Aviation Safety Letter 3/2003
Personnal Currency — And we're not talking about pesos...
While listening to the monotonous checklist being read out by my co-pilot, who happened to be one of our training pilots spoon-feeding me through a recurrent training flight, my right hand was blindly fiddling on the lower electrical panel trying to locate those two items he had mentioned a minute earlier. The battery was not even on and I was already hanging by the tailpipe. bad start indeed, but also a good wake-up call.
Of course I had several good excuses for my apparent lack of familiarity; as is often the case when you are flying a desk more often than the real deal, I had not flown that aircraft type much in the previous months, maybe three or four short trips where I was able to hide behind the checklist and just go through the motions. As circumstances would have it, my training flight kept being delayed by inexplicable forces of fate - weather, aircraft, training pilot, travel, kid got sick, car broke down, etc. I assume such delays never happen to others. I hadn't spent much time in the books either. I guess I wasn't able to find a couple hours in my busy schedule to remind myself how to save my neck at 20 000 ft if things went wrong, which they never do I reassured myself.
This little episode opened-up a debate with my colleagues: how can a pilot really remain current? How do you know if you are at the apex of your aircraft knowledge curve? The difficulty, as I understand it, is that the standards of proficiency and currency for each individual pilot vary wildly given the array of personal and professional circumstances. Therefore, it is practically impossible to formulate an all-in-one solution because of the myriad of different conditions and situations.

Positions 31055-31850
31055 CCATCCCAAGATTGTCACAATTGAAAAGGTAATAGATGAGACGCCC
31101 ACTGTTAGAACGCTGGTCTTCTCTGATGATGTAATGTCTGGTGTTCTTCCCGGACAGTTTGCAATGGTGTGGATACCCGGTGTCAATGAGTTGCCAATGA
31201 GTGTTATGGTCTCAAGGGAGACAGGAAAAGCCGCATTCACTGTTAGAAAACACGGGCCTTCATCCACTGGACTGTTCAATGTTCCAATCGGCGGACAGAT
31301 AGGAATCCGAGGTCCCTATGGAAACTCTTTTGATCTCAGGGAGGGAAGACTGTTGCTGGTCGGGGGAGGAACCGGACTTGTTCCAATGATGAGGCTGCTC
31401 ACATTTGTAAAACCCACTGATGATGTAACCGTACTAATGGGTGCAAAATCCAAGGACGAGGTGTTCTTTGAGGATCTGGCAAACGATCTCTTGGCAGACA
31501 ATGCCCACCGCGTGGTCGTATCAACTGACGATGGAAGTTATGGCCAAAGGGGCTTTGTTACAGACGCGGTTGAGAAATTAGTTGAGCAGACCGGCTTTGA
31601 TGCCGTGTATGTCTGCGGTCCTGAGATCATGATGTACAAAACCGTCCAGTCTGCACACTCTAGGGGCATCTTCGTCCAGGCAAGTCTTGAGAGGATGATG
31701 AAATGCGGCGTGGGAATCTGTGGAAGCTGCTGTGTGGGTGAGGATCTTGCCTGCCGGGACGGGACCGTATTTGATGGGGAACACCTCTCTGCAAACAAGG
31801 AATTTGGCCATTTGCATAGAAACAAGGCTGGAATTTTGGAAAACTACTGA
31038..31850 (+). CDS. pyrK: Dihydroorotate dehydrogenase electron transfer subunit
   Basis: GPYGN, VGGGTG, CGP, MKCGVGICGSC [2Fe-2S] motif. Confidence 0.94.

Airline, commuter and commercial helicopter pilots who fly frequently, and often on one aircraft type at a time, can normally be confident that they are current. Of course, these operators also have desk-bound part-time pilots who may fit squarely in that round hole.
On the private side, there are a lot of serious pilots who fly often, who own their own aircraft and who keep up with the books. Those are the "enthusiasts," and they too can feel reasonably comfortable with their knowledge and skills. It is the significant gap between these two extremes that should concern us.
Take for instance the young commercial pilot who flies three or four aircraft types in a small, single-pilot IFR operation; or the "mature" private pilot who earned his licence before the zipper was invented and claims to fly regularly (i.e., once a year); or pilot managers, who are dealing with the daily headaches of staffing, drumming-up business, juggling schedules, putting out fires all day long in an office environment, and who are suddenly thrust into a cockpit for impromptu flying? Under these conditions, how can anyone claim to be on top of it, at all times?
And the ultimate, unanswerable question. how many hours a month or per year does it take to remain current? Well, we don't know two pilots who will have the same answer to that one. "It all depends." is what we hear most often. It depends on each individual pilot's history, qualifications, experience, type of flying, and so on. A pilot with several thousand hours of experience may have a good flying background, but still requires, like rookie pilots, regular exposure to remain sharp. Take a few minutes to analyze your own situation and currency level - for all aircraft types you may be flying. Indeed, when everything works as advertised, flying is relatively easy. But how many of us feel sometimes, like I did on that day, that we are hanging by the tailpipe?
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